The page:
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This may seem like a very stupid question but I know the definition of a derivative is $f'(x) = \lim_{h \rightarrow 0} \frac{f(x+h)-f(x)}{h}$, is an equivalent definition of the derivative: $f'(x) = \lim_{h \rightarrow 0} \frac{f(x+h/2)-f(x-h/2)}{h}$? If I draw a graph, it appears to me that they should be the same, but how can I show it algebraically?

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They're not equivalent in general. But, if the limit $$\lim_{h \to 0} \frac{f(x+h)-f(x)}{h}$$ exists, i.e. the derivative exists, then they are both defined and equal (assuming of course that the function is defined on some open interval around $x$). In particular, $$\begin{align}\frac{f(x+h/2) - f(x-h/2)}{h}&=\frac{f(x+h/2)-f(x)}{h}-\frac{f(x-h/2)-f(x)}{h}\\ &=\frac{1}{2} \left(\frac{f(x+h/2)-f(x)}{h/2}-\frac{f(x-h/2)-f(x)}{h/2}\right)\end{align}$$ so let $h \to 0$ to give the required result.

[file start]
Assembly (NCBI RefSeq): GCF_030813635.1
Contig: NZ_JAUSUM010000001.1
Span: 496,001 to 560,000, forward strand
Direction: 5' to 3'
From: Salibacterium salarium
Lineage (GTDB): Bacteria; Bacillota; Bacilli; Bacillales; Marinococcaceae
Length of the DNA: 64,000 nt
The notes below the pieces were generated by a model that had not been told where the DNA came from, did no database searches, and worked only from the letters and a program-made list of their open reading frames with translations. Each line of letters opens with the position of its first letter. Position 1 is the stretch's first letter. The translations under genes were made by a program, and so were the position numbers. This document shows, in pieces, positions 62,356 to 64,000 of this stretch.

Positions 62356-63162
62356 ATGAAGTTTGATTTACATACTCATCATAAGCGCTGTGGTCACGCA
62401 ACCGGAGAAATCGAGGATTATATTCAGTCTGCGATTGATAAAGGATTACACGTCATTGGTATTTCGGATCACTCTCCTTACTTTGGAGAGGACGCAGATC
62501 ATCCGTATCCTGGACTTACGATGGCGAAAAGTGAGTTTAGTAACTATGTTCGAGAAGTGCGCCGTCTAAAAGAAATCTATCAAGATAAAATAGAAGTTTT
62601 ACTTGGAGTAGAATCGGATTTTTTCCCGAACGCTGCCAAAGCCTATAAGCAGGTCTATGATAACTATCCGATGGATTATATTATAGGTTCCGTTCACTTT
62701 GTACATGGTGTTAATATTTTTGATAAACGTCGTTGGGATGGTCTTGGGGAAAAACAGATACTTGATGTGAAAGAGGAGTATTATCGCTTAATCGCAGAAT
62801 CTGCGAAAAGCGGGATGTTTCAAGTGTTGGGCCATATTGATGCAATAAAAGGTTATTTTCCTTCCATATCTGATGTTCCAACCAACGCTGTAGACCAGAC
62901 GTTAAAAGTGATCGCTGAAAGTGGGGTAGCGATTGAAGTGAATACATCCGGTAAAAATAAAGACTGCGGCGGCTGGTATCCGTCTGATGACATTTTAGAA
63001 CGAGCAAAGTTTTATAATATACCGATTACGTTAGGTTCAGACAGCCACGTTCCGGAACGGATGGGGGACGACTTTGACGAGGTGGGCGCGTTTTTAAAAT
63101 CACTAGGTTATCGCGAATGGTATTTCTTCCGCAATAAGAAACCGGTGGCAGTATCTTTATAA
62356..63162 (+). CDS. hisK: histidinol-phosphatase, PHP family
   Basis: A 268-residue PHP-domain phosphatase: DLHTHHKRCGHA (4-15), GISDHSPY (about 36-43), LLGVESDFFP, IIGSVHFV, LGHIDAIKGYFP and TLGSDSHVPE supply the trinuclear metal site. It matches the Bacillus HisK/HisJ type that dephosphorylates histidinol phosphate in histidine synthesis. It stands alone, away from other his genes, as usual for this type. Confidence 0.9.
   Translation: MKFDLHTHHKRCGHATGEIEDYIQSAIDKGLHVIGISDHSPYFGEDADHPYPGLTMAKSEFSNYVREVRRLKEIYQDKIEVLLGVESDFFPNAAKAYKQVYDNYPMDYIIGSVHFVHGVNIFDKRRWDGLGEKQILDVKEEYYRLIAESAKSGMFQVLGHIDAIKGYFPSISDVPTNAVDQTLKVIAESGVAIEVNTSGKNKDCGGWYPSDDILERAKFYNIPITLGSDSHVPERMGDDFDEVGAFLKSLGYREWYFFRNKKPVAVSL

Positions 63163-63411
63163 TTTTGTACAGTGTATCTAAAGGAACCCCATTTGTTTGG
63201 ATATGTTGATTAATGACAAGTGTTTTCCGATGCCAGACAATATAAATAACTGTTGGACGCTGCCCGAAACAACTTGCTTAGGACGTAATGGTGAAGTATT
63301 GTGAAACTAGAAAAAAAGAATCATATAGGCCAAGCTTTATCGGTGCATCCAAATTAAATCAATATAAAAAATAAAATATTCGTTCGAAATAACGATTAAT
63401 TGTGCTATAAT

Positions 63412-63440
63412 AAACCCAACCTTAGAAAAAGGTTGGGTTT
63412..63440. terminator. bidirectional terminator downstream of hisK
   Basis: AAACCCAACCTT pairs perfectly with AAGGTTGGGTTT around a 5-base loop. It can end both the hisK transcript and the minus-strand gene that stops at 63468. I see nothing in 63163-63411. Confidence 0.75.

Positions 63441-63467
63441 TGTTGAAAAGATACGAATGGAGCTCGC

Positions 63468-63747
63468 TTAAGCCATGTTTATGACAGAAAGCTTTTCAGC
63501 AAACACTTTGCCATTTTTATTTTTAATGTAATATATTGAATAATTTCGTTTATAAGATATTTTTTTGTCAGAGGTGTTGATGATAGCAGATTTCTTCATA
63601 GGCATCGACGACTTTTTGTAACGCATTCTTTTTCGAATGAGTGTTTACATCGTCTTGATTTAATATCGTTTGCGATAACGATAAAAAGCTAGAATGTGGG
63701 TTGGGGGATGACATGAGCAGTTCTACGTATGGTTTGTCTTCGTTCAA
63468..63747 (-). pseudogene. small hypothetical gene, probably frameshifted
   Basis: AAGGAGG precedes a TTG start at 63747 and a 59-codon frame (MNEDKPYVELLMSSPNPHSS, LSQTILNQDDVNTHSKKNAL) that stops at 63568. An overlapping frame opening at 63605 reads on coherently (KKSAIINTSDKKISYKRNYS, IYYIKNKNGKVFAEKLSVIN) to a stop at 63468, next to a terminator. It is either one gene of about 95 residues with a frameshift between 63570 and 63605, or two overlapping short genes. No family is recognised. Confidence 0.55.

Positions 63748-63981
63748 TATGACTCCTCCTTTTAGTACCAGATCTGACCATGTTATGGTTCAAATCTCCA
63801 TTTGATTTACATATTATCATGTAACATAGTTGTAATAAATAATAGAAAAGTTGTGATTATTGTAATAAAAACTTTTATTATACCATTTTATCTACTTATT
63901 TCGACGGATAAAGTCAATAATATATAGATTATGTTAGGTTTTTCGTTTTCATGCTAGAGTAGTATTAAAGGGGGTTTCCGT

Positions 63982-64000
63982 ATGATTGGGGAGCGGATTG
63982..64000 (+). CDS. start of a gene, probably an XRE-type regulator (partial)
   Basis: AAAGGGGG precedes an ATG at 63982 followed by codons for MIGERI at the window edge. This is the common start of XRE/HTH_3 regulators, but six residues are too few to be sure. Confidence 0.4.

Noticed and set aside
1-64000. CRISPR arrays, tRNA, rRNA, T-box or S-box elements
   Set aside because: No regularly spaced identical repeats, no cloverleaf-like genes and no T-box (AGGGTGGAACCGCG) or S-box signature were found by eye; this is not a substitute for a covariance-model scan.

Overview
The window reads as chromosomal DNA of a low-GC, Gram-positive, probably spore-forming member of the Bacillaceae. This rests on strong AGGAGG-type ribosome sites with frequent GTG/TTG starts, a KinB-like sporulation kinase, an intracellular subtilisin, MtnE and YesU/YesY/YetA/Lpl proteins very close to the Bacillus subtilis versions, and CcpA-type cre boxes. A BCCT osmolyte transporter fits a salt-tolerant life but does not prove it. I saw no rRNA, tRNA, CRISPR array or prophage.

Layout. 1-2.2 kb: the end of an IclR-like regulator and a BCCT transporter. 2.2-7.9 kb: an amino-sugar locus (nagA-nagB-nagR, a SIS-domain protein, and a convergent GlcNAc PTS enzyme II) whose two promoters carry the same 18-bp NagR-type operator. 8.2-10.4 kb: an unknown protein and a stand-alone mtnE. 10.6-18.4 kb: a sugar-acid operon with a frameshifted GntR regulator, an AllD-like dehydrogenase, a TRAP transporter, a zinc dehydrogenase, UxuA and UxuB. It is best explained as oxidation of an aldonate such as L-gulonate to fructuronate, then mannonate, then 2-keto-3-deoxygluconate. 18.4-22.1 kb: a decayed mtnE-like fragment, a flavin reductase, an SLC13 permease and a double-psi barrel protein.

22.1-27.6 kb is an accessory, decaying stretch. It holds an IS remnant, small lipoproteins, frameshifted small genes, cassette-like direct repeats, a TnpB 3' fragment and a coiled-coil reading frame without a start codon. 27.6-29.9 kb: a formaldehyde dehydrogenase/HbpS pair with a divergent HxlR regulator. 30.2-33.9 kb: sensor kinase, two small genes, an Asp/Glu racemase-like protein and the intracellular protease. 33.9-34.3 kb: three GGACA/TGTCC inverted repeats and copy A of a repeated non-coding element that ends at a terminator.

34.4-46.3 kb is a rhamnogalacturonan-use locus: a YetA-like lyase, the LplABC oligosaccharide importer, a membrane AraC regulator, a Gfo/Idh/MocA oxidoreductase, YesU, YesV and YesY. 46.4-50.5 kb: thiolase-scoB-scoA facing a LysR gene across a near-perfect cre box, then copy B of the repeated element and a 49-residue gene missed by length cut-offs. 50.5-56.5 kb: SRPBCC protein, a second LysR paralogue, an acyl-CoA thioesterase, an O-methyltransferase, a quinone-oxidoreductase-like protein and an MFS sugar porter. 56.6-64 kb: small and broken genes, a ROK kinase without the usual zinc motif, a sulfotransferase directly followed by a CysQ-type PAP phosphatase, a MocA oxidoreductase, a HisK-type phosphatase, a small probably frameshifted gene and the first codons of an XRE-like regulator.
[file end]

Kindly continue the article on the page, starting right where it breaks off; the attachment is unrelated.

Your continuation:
A counterexample would be $f(x) = |x|$ at 0. Then, the derivative doesn't exist, since the limit from either direction is different, so limit is undefined. But, the 'central' derivative does exist, and is zero.

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    $\begingroup$ Ohhh, that makes a lot of sense by adding and subtracting $f(x)$, thank you! $\endgroup$ – EmZ Apr 18 '18 at 22:03
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    $\begingroup$ No worries! I think the $|x|$ example is easy to visualise as a counterexample to this also! The 'symmetric' derivative you've given is actually still very useful though - numerically it converges faster for differentiable functions, and so some calculators use it for numeric differentiation. An old calculator of mine supposedly did numeric differentiation, and it evaluated the derivative of $|x|$ at 0 to be 0. $\endgroup$ – B. Mehta Apr 18 '18 at 22:06

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